Power grid failure: FAQs
Power supply across nine states of north India including Delhi, Haryana, Punjab and Uttar Pradesh was hit as the northern power transmission grid failed in early hours today.delhi Updated: Jul 30, 2012 20:04 IST
What is a power grid failure?
A power grid is a tripping of the network of transmission lines carrying electricity load from the source (or a power plant) to the users that includes state distribution companies. Any disruption in carriage of electricity by these transmission lines causes power outages/blackout in an area. In India we have five regional grids (northern, southern, eastern, western and south-western) that carry electricity from various power plants to respective regions and states across the country.
What leads to a grid failure?
Over drawl of power from the grid by leads to fluctuations and tripping of transmission lines carrying power load. This leads to fluctuations in the normal frequency at which electricity is transmitted. Frequency is the rate of change measured in cycles per second or in a unit called Hertz.
What are considered as safe frequency levels?
A 50 Hertz frequency is considered ideal for maintaining grid discipline and a frequency variation in the range of 49.5 to 50.5 Hertz is permitted.
Why do states overdraw?
Mostly due to late arrival of monsoons, the load on the grid increases (due to paddy season in Haryana and Punjab) and states start over drawing to meet their agricultural needs.
Importance of Northern Grid: Carries nearly 35,000 mw power across nine regions including Punjab, Haryana, Rajasthan, Delhi, Uttar Pradesh, Uttarakhand, Himachal Pradesh, J&K and Chandigarh --- and caters to about 28% of the country's population
Impact of Grid Collapse:
Life came to a stand still and virtually all of northern India was blacked out for about 6-8 hours. Essential services including transport and water supplies ground to a halt in all the seven northern states.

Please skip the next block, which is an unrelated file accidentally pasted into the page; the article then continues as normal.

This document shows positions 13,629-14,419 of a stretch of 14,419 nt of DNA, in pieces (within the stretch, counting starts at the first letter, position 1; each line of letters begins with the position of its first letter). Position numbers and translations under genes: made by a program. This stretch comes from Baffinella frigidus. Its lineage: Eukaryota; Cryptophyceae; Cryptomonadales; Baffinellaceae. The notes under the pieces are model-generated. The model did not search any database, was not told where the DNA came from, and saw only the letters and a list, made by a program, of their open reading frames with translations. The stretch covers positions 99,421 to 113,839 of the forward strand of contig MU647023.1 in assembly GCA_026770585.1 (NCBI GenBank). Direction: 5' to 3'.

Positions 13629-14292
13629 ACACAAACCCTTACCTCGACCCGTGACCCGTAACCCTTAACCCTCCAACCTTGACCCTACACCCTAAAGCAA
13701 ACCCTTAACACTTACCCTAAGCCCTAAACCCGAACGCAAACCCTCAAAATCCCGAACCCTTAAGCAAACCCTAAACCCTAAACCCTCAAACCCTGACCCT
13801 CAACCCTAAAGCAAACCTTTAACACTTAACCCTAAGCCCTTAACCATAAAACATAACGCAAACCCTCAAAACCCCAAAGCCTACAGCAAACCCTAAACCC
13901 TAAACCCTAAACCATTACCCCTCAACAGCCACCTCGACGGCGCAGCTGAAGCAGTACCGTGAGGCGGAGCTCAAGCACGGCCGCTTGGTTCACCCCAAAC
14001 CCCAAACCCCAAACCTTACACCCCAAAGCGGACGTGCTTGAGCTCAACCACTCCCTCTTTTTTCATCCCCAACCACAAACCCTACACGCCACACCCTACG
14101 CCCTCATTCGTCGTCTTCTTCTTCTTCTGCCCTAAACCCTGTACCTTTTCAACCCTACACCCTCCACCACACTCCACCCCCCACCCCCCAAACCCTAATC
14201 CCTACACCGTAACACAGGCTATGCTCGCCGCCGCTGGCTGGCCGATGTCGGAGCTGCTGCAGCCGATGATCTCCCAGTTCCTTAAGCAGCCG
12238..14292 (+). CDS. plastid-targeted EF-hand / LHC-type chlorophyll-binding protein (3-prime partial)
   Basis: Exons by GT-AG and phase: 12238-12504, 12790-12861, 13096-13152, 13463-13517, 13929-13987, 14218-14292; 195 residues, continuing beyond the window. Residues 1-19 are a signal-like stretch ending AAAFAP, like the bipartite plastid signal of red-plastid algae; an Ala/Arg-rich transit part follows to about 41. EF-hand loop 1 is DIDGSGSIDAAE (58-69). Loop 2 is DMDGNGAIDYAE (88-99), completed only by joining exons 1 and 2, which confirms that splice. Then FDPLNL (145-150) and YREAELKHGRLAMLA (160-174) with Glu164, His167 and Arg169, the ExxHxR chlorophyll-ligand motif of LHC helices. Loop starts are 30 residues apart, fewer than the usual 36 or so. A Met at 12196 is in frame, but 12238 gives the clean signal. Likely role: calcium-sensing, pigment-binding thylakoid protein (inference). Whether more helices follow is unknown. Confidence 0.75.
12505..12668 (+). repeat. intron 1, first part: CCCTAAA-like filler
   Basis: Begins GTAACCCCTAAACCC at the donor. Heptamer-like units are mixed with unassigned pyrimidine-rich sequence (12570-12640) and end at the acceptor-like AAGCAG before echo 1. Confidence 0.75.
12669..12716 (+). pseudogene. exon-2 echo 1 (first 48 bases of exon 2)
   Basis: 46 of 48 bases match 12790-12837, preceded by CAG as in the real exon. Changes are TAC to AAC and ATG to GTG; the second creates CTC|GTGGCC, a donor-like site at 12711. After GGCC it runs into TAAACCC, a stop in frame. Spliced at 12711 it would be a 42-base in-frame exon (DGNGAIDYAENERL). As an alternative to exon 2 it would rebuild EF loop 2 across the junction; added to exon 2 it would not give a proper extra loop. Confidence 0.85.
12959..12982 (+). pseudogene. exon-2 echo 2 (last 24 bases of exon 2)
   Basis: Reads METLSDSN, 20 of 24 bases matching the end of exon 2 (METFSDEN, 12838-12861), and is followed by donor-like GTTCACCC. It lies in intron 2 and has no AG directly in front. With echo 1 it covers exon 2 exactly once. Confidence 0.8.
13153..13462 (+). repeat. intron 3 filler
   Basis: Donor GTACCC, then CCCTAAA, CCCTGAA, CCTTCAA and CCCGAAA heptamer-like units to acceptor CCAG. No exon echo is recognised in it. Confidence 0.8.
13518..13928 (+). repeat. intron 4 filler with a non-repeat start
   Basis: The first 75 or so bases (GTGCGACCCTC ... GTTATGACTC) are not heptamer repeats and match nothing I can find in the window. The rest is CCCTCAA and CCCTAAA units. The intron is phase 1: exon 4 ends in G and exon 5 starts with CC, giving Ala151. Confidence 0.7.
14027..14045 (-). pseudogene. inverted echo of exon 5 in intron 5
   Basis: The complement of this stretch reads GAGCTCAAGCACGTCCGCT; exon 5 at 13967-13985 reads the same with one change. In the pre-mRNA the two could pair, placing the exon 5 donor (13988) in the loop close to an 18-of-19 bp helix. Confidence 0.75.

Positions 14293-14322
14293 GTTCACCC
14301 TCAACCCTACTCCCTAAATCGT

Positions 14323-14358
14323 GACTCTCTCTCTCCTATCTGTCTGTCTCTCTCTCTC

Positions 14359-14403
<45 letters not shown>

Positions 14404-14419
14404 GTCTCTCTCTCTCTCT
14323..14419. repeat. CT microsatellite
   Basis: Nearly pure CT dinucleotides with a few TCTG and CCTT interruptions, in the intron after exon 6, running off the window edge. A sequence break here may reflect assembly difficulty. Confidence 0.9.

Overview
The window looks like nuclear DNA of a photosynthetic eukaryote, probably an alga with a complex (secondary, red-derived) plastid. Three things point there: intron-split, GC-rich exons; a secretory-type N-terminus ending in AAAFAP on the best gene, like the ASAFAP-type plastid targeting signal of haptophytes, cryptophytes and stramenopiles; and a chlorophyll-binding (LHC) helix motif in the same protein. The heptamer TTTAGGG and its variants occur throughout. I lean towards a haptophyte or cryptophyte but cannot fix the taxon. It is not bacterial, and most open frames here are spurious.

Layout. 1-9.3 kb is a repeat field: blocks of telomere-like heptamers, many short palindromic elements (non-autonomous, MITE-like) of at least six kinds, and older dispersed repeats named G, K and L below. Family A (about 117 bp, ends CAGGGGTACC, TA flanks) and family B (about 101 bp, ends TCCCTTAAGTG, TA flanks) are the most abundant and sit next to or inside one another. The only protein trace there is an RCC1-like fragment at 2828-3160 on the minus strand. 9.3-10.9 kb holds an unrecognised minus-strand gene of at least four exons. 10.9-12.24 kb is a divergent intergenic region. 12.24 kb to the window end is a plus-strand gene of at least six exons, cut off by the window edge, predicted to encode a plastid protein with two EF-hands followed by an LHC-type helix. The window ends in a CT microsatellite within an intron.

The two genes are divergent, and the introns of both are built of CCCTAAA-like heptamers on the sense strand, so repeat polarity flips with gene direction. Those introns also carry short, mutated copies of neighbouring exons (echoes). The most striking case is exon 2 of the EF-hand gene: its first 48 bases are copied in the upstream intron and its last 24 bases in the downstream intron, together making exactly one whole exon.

Metro services across Delhi saw major impact and nearly all passenger trains in North India were affected including Shatabadi and Rajdhani running late. As many as 200 trains were running late across the northern region.
Traffic signals stop working – lead to chaos on streets. Metro passenger traffic diverted to roads. No flight disruptions at airports --- essential services at Delhi airport shifted to generator mode --- Delhi airport has a back up of 48 hrs of power supply.
While power supply to PM’s house, VVIP areas and major hospitals like AIIMS were immediately restored on priority from hydel generation. Also many other hospitals in small cities that were unable to function and where major surgery had to be cancelled.
Water supply broke down after treatment plants and pumping stations stopped functioning; millions of people were unable draw water from underground wells because the pumps were not working.
Major Grid collapses in India
2001: A major collapse of the northern grid that was triggered following a failure of a sub-station in Uttar Pradesh; Restoration took at least 12 hours.
2008 and 2010: Saw minor tripping of the northern due to technical snags caused by fog in winters of 2010 and 2008. Restoration took 3-4 hours.
2012: The worst collapse after the 2001 grid failure. A technical fault near Agra leads to a major northern grid collapse. Entire Northern India plunged into darkness for 6 to 8 hours